Thursday, May 6, 2010

Teachers as Artists (Linchpin Thoughts part 1)

Ruminating on my future as a teacher the other day led me to a startling uncertainty. Am I a fraud?

How can I possibly be inspiring my students to BE more, LIVE more, and MAKE IT in the world, when sometimes I feel like I haven't done that. Doesn't that make me a hypocrite? Are all teachers ordinary people masquerading as intellectually and socially outstanding?  Is it true that "Those who can't do, teach." What can I do?

Would I want my child being inspired by someone who just met the status-quo (and sometimes not even that)? How is a struggling learner going to believe me when I say "you can achieve your dreams" if I haven't achieved mine? Why would a high achieving student take me seriously if my aspirations are set lower than hers? Aren't teachers supposed to be leaders? To be setting not just good- but the best- examples for our students?!

Right in the middle of my existential crisis, I stumbled upon the book Linchpin: Are You Indispensable by Seth Godin.  Though it's been out for a while it wasn't available in my local library so I shelled out the twenty-five dollars for a pristine hardback copy and I'm glad I did-- this book might just change my life. Or at least my outlook on life.

There are hundreds of great posts reviewing this book, check them out if you need a typical book review. Below (and in future posts as I continue reading this book) I'll share my thoughts on the content through the eyes of a teacher.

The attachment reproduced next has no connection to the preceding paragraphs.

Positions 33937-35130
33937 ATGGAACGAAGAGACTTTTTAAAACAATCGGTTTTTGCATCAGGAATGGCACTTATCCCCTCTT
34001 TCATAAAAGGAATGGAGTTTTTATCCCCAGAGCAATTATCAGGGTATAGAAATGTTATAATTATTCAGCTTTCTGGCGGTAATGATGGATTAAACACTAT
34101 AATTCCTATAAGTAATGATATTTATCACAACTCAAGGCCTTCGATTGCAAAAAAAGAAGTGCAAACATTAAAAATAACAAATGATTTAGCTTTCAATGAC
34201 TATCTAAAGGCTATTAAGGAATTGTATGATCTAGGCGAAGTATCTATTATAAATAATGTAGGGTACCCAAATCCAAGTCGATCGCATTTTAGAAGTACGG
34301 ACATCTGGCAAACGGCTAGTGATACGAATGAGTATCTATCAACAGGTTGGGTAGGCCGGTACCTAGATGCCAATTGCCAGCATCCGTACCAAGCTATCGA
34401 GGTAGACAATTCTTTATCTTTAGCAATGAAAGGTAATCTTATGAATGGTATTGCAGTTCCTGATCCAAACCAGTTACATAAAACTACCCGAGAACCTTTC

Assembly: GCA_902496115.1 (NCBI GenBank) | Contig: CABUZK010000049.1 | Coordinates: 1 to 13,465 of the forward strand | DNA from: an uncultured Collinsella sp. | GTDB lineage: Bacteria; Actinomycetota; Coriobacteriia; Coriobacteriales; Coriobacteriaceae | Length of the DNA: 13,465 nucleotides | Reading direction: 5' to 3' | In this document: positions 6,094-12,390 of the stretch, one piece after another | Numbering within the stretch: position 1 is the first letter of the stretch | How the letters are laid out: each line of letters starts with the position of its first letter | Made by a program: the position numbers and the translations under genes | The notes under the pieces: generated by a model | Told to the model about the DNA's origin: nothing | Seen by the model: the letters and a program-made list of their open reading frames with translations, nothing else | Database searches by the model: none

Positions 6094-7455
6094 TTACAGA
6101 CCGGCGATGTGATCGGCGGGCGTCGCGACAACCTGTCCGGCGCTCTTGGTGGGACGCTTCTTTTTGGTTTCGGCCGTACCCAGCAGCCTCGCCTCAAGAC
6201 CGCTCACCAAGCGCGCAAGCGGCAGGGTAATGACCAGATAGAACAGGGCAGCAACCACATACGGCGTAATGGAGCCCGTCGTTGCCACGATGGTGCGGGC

Teachers as Artists

Godin defines art as, "....something one human does, that creates change in another...."

By this definition we, as teachers, should all be artists. Period. Artists are not happy with achieving the norm, but strive indefinitely to take risks, create new solutions to problems, and bring themselves and others to a higher level.

Artists turn even the most mundane tasks into an art form. Godin writes of a coffee shop attendant who showed prodigious customer service and pride in his work. He turns wiping tables in a coffee shop into an art form, therefore making himself an artist, a linchpin in his field.

After reading the section last night I switched to watching reruns of King of the Hill as I fell asleep. I missed the first part of the show but caught the perfect scene of Peggy Hill bagging groceries.  This perfectly illustrated Godin's point! If you've watched this show before you know that Peggy is full of herself, and in true narcissist spirit she was bragging about how it may not be brain surgery, but no brain surgeon could bag groceries like she could. She took a menial job and turned it into art, she is an artist at bagging groceries.

Shouldn't we, as possibly the second most important people in a child's life, be artists?

Teachers need to be artists in our craft, and have something by way of an achievement to use as a personal example for our students. We need to be artists of teaching, certainly...but I think we should go even further and be artists in other ways too. It's a step to becoming a linchpin, but more importantly a step towards reaching students and giving them concrete examples of success.

So it leads me to I an artist?

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